COLUMBIA, S.C. — A longtime state House member and Army veteran announced Thursday that he is running for South Carolina governor, giving Democrats a candidate nearly a year after Republicans began lining up for the 2018 election.

State Rep. James Smith’s online announcement followed months of speculation.

The 50-year-old Columbia native says he feels called to do all he can for the people of South Carolina.

“This race is not about me or any other candidate. It’s about the people of South Carolina and what we know South Carolina can be,” the father of four told The Associated Press. “Everything I’ve done is not what I’ve done, but my family. My mission to Afghanistan was not my mission, but my family’s. It requires everyone to be invested.”

Smith, first elected to the House in 1996, joined the Army Reserve that year as a lawyer and switched to the Army National Guard two years later. After the Sept. 11, 2001, terrorist attacks, he resigned his commission as a JAG officer and went back through basic training to move to the infantry, as he sought to fight for the country overseas.

Smith left the 2006 session early for training and was deployed in Afghanistan for 16 months, returning in May 2008 to a standing ovation from his colleagues.

“I came home a different man. With a deeper faith. More thankful for my wife and family. Less caught up in the petty politics at the State Capitol. And believing I could do even more. That I was called to do more,” his online statement said. Whether in the Statehouse or Afghanistan, it concluded, “I have fought for you and for the values that we each hold dear and I want to fight for you as your governor.”

Smith was key in defeating GOP proposals to use state funds to help parents pay private school tuition. Before his 2007 deployment, Smith got leave to fly back to Columbia, energizing the opposition a day after private school choice advocates thought they had the votes on an issue that divided Republicans. Legislators then approved a public school choice plan. The state’s first, and still only, private school scholarship was approved in 2013 and limited to special-needs children.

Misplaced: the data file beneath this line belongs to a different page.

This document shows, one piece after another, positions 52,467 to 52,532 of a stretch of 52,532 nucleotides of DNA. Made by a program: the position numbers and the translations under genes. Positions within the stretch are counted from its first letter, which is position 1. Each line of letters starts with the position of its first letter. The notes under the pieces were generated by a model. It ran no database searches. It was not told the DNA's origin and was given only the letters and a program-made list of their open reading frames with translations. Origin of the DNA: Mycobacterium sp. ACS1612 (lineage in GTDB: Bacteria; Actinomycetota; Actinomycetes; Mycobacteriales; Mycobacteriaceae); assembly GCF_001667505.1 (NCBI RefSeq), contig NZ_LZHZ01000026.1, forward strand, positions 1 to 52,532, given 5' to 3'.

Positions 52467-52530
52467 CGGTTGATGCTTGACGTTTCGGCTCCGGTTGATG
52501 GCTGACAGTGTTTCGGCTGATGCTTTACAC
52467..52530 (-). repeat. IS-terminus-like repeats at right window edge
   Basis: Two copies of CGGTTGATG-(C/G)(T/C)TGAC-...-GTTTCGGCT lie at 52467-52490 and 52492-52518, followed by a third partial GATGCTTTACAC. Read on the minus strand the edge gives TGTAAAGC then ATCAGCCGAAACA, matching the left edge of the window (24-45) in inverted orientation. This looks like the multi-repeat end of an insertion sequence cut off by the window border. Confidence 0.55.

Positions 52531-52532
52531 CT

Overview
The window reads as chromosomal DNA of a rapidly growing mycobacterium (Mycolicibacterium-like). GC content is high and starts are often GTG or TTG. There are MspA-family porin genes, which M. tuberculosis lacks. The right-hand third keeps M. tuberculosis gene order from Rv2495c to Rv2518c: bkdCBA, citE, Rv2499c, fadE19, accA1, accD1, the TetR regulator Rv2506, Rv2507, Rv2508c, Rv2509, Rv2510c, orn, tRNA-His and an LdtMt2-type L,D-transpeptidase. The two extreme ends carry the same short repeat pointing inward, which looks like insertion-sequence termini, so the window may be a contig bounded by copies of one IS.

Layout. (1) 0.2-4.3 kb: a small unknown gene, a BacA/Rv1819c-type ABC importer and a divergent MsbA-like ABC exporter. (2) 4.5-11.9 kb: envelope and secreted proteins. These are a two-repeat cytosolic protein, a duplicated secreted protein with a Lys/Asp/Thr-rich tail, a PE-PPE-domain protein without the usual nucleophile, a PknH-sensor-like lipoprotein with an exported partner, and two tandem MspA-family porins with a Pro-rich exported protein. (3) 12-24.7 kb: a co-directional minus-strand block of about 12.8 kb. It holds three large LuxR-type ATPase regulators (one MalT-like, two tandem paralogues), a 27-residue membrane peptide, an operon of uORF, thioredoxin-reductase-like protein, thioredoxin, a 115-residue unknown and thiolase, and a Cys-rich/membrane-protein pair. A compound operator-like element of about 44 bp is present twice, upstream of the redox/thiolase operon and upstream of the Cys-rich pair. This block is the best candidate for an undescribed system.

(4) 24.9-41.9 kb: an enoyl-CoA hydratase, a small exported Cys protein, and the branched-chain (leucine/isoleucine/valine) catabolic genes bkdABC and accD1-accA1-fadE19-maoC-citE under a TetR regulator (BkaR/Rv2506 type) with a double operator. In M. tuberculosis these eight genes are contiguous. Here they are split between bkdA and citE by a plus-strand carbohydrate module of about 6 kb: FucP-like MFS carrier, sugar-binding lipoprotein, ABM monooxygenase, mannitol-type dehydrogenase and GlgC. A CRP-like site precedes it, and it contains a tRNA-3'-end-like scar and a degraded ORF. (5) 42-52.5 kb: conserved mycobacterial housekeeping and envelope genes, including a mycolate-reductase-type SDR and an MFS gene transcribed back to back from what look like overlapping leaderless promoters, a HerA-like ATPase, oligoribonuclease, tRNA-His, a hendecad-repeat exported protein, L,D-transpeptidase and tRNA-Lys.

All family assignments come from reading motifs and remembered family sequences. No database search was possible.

Smith opened a campaign account last month toward an expected gubernatorial run. He has a lot of catching up to do in the money race.

Gov. Henry McMaster, who is seeking his first full term, had $1.5 million available as of his latest campaign filing in July. His closest challenger, Catherine Templeton, had $1.3 million cash on hand. The former director of two state agencies under Gov. Nikki Haley is making her first run for elected office. Neither has posted third-quarter filings yet.

Other announced Republicans competing in June’s primary are Lt. Gov. Kevin Bryant, who had $291,000 available as of Tuesday — most of it from his own pocket — and former Lt. Gov. Yancey McGill, a longtime Democratic senator, who had $12,200 in cash as of July.

Whether Smith will have a primary challenger remains to be seen.

South Carolinians have not elected a Democrat as governor since 1998.

Smith was encouraged to run for governor in 2010 and 2014 but declined. Sen. Vincent Sheheen of Camden lost both bids to Haley. She resigned after the U.S. Senate confirmed her as President Donald Trump’s pick for United Nations ambassador, giving the job of state CEO to then-Lt. Gov. McMaster, an early Trump supporter.